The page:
A kitchen utensil that serves as a tool to remove the intestinal black vein when preparing either cooked or raw Shrimp is a Shrimp deveiner. As a knife, the deveiner allows the lower portion that is ridged to strip out the vein, while the upper beveled knife edge serves to cut the shell as it moves from the head down to the tail of the shrimp. Typically, whether veins are in or out, seldom is there a flavor difference unless the vein is large and contains a higher volume of grit and digested material. It is removed more for the appearance than taste. Some cooks preparing Shrimp also remove the thin line of material that runs along the belly section of the shrimp, referred to as the ventral nerve cord that controls the movement of belly muscles. However, this cord is seldom removed and is not harmful to be consumed.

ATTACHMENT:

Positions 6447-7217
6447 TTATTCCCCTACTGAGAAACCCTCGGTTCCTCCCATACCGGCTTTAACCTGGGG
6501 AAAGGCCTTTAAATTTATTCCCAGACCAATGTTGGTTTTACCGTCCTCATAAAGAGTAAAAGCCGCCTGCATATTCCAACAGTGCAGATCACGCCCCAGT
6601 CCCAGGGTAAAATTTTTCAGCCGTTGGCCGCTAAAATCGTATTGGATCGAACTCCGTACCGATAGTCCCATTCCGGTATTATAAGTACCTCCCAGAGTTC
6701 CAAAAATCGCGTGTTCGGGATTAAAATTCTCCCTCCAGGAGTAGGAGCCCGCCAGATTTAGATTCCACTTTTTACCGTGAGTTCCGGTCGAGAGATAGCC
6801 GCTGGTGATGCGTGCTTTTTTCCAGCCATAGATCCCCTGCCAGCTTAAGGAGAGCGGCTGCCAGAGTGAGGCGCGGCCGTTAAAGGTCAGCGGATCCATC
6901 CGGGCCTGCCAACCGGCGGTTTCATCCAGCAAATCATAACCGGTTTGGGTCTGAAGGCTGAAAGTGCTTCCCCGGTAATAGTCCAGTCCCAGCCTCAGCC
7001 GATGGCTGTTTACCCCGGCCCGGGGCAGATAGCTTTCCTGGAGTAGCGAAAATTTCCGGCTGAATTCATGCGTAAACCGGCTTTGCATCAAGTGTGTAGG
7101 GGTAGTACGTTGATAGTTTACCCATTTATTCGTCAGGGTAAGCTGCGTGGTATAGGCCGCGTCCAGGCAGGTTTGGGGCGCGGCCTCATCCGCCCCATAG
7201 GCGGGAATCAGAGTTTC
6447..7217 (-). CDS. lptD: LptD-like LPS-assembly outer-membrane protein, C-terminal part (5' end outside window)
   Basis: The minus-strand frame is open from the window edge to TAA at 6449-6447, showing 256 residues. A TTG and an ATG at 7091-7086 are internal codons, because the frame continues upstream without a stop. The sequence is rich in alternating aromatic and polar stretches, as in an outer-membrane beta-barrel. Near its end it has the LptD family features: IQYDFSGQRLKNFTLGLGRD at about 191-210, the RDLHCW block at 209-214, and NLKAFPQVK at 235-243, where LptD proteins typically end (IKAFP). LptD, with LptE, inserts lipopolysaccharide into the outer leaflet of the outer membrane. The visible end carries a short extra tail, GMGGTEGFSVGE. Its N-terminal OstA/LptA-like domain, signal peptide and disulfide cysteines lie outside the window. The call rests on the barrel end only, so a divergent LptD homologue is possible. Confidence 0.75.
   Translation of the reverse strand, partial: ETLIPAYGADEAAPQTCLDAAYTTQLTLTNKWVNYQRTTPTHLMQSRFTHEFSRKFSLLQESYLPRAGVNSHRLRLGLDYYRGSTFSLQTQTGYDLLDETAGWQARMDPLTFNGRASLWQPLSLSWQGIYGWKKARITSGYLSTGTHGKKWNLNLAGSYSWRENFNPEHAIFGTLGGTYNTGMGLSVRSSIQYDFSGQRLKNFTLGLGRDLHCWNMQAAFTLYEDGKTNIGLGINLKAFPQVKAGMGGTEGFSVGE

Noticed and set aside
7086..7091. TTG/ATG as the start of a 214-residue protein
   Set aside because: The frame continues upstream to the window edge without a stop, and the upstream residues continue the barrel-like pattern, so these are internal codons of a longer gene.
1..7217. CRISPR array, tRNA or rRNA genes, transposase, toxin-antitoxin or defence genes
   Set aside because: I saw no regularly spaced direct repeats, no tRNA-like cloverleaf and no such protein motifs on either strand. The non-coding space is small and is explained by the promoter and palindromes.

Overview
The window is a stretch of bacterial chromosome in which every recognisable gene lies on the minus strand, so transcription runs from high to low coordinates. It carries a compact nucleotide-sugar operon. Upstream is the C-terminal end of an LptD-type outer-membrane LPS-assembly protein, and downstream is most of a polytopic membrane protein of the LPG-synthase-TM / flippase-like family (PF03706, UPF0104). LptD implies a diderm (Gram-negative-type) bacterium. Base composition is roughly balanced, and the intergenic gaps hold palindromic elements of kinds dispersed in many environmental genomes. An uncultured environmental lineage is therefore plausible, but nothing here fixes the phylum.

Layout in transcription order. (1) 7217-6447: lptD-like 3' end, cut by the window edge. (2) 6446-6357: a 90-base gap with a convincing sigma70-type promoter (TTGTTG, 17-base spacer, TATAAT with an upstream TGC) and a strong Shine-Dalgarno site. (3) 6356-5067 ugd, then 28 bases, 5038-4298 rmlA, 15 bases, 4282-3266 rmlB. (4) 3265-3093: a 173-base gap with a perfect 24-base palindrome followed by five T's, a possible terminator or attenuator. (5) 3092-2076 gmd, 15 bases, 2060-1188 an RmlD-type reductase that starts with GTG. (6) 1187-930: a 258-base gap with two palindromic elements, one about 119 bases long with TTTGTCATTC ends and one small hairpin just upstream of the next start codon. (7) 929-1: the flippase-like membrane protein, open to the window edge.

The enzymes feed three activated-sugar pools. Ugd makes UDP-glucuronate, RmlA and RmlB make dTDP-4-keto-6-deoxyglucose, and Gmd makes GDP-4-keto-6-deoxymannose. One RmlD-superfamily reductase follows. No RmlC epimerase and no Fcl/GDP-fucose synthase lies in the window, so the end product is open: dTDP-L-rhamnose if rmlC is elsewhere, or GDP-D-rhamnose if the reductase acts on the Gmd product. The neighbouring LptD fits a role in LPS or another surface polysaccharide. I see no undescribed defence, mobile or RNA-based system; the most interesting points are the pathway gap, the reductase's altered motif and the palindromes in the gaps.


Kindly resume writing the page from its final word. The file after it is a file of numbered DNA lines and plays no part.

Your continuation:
When buying Shrimp, most packages are marked with the "count" or number of Shrimp per pound in the package. However, the number is a range, so when inspecting the package a set of numbers separated by a slash, such as 21/25 indicates there will be 21 to 25 shrimp totaling a pound in the package. As can be expected, larger Shrimp will have a lower number per package while smaller sized Shrimp have a higher number per pound, such as 51/60 per package. For recipes, a guide to follow on the number of Shrimp per pound is as follows:
USDA Nutrition Facts